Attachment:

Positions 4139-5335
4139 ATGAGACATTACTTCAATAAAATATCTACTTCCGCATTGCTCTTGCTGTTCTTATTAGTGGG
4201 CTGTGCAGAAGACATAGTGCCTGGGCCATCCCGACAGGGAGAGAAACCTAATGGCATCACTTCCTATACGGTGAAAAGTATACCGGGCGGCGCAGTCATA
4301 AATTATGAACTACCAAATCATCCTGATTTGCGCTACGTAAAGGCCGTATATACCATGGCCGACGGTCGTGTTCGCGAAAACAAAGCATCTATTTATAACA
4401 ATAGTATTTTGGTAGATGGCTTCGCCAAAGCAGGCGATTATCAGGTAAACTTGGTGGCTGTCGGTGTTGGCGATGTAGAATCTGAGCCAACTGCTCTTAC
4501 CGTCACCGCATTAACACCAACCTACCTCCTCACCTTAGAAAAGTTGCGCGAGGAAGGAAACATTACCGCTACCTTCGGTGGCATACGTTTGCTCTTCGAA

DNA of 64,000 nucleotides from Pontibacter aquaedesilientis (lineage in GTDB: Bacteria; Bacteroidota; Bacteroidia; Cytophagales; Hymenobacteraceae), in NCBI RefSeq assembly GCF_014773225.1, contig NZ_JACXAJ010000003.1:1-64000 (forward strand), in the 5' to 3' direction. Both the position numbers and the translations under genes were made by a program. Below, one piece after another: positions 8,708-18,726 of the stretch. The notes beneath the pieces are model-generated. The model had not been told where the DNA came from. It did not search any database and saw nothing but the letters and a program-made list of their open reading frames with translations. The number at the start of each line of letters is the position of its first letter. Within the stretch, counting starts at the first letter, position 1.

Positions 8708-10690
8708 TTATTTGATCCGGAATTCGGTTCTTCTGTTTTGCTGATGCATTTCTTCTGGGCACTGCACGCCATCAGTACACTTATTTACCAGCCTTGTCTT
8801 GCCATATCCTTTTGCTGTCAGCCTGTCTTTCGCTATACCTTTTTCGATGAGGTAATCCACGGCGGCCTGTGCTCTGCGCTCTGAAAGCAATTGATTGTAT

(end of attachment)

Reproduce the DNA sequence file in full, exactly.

Positions 4139-5335
4139 ATGAGACATTACTTCAATAAAATATCTACTTCCGCATTGCTCTTGCTGTTCTTATTAGTGGG
4201 CTGTGCAGAAGACATAGTGCCTGGGCCATCCCGACAGGGAGAGAAACCTAATGGCATCACTTCCTATACGGTGAAAAGTATACCGGGCGGCGCAGTCATA
4301 AATTATGAACTACCAAATCATCCTGATTTGCGCTACGTAAAGGCCGTATATACCATGGCCGACGGTCGTGTTCGCGAAAACAAAGCATCTATTTATAACA
4401 ATAGTATTTTGGTAGATGGCTTCGCCAAAGCAGGCGATTATCAGGTAAACTTGGTGGCTGTCGGTGTTGGCGATGTAGAATCTGAGCCAACTGCTCTTAC
4501 CGTCACCGCATTAACACCAACCTACCTCCTCACCTTAGAAAAGTTGCGCGAGGAAGGAAACATTACCGCTACCTTCGGTGGCATACGTTTGCTCTTCGAA

DNA of 64,000 nucleotides from Pontibacter aquaedesilientis (lineage in GTDB: Bacteria; Bacteroidota; Bacteroidia; Cytophagales; Hymenobacteraceae), in NCBI RefSeq assembly GCF_014773225.1, contig NZ_JACXAJ010000003.1:1-64000 (forward strand), in the 5' to 3' direction. Both the position numbers and the translations under genes were made by a program. Below, one piece after another: positions 8,708-18,726 of the stretch. The notes beneath the pieces are model-generated. The model had not been told where the DNA came from. It did not search any database and saw nothing but the letters and a program-made list of their open reading frames with translations. The number at the start of each line of letters is the position of its first letter. Within the stretch, counting starts at the first letter, position 1.

Positions 8708-10690
8708 TTATTTGATCCGGAATTCGGTTCTTCTGTTTTGCTGATGCATTTCTTCTGGGCACTGCACGCCATCAGTACACTTATTTACCAGCCTTGTCTT
8801 GCCATATCCTTTTGCTGTCAGCCTGTCTTTCGCTATACCTTTTTCGATGAGGTAATCCACGGCGGCCTGTGCTCTGCGCTCTGAAAGCAATTGATTGTAT